Meteorological hazards associated with severe thunderstorms (e.g., hail, severe wind, tornadoes) pose a major threat to human life and property. Since 1980, severe thunderstorms have caused nearly € 3 billion in damages annually in Europe. While recent studies suggest that the frequency of extreme weather events will likely increase throughout the twenty-first century, the predictability of severe thunderstorms on seasonal-to-decadal time-scales is not well understood. Furthermore, the limited spatial and temporal resolution of present-day climate models prohibits the explicit simulation of meso-scale convection and resultant hazards. The STEPCLIM project has identified three main objectives to address these issues:
Implement probabilistic convective hazard models into the MiKlip central evaluation system (CES).
Optimise the convective hazard models by improving the European Severe Weather Database (ESWD).
Evaluate and correct biases in the frequency of thunderstorms and specific convective hazards as predicted by decadal hindcast simulations.
STEPCLIM will contribute the following deliverables:
Scripts that calculate severe weather parameters from model output and estimate the probability of lightning and convective hazards
a MiKlip CES plug-in that creates gridded frequency and probability maps for lightning and convective hazards
Supporting documentation for the plug-in
First, probabilistic models for lightning, large hail (≥ 2 cm), severe wind (≥ 25 m s-1), and tornadoes were developed and optimised using ERA-Interim reanalysis data, EUCLID lightning data, and ESWD severe weather reports during the 2008–2016 period. These models employ additive logistic regression to estimate the 6-h probability of lightning and individual hazards based on the values of multiple parameters relevant to severe weather (e.g., tropospheric moisture, instability, and wind shear). Next, annual mean probabilities of lightning and individual hazards were computed for ERA-Interim reanalysis, the uninitialised historical MPI-ESM-LR simulations, and the Baseline1 MPI-ESM-LR decadal hindcasts. Lastly, the accuracy and ensemble spread of the decadal hindcasts was assessed using the MurCSS plug- in. Accuracy and ensemble spread metrics, such as the mean square error skill score (MSESS) and continuous ranked probability skill score (SCRPSS), were calculated for each 5° × 5° grid cell within the 22.5°W, 25°N – 52.5°E, 75°N domain. Additionally, the climate forecast recalibration method developed by Pasternack et al. (2018) was applied to the Baseline1 decadal hindcasts to reduce unconditional and conditional biases in the predicted frequency of lightning and convective hazards.
As Figure 1 illustrates, the decadal hindcast projections of lightning probability achieve positive forecast skill over portions of north-western, central, and eastern Europe. Compared to the uninitialised simulations, improvements in forecast skill are largest over the British Isles, the Benelux countries, central Europe, Italy, and the Balkans. Reductions in forecast skill are most pronounced across northern Scandinavia and Finland. Recalibration yields considerable increases in MSESS, particularly over the British Isles, Scandinavia and Finland, and the Balkan Peninsula. The only regions where negative forecast skill remains after recalibration are France and the Iberian Peninsula. One important aspect of the model predictions excluded from this analysis is the tendency of the decadal hindcasts to overestimate the probability of lightning and convective hazards throughout Europe.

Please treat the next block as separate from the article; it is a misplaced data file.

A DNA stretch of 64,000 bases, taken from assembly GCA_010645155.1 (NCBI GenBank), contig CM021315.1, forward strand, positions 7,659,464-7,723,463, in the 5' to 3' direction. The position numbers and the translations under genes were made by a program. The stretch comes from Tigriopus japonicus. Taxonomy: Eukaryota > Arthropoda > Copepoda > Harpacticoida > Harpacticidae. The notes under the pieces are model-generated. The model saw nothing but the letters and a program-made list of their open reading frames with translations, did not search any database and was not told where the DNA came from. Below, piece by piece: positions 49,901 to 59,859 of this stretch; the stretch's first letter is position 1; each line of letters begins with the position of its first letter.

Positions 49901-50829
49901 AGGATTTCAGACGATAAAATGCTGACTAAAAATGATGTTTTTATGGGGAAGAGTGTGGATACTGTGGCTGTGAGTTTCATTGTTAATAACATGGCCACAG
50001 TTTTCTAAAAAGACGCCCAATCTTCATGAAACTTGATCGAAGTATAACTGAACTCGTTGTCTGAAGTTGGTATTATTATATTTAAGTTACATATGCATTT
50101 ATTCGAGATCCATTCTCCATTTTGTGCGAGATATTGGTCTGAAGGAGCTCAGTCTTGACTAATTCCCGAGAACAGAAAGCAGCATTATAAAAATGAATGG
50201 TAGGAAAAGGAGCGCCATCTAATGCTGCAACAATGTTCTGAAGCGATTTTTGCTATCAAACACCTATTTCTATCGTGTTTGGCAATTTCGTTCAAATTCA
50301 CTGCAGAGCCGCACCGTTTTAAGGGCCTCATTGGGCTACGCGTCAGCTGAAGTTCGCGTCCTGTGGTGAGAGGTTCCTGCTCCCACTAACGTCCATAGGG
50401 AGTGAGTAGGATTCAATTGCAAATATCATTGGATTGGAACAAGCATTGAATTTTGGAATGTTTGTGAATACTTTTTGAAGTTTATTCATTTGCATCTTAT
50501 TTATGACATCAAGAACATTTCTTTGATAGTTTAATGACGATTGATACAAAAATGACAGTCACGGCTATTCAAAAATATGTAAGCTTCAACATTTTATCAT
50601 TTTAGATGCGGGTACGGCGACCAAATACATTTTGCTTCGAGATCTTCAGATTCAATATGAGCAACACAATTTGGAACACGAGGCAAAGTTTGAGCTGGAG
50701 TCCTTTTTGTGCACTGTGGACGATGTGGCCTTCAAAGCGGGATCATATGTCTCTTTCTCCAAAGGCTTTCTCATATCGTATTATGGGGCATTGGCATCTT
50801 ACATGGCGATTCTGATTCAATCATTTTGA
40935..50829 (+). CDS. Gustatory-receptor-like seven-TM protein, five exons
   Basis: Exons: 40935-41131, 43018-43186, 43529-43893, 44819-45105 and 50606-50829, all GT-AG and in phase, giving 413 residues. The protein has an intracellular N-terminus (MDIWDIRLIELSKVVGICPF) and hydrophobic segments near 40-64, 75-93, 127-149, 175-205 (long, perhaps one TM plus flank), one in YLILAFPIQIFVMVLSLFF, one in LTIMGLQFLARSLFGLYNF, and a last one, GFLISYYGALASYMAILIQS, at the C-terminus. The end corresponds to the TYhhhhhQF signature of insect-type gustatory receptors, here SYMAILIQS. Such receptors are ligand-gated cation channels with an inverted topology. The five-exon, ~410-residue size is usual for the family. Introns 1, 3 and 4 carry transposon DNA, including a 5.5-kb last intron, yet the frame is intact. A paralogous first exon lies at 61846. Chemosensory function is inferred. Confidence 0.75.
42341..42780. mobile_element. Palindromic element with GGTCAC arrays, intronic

As Figure 2 illustrates, the decadal hindcasts significantly overestimate the frequency of moist (850–500-hPa relative humidity > 60%), unstable (lifted index < 0) environments compared to ERA-Interim reanalysis. Pattantyús-Ábrahám et al. (2016) previously showed that the Baseline1 decadal hindcasts exhibit large negative temperature biases and positive relative humidity biases in the middle and upper troposphere.
Figure 3 shows the continuous ranked probability skill score of the ensemble spread (CRPSSES) and the logarithmic ensemble spread score (LESS). The CRPSSES provides a measure of how well the ensemble spread represents the forecast uncertainty [i.e, the mean square error (MSE)], whereas the LESS indicates whether the ensemble variance is under- or over-dispersive. The forecast uncertainty is well-represented by the ensemble spread of the decadal hindcasts in some areas, but in general, the ensemble variance is over-dispersive throughout much of continental Europe (except over the Balkan Peninsula).
Westermayer A.T. | P. Groenemeijer, G. Pistotnik, R. Sausen and E. Faust
Pistotnik, G | P. Groenemeijer, and R. Sausen
Groenemeijer, P. | T. Kühne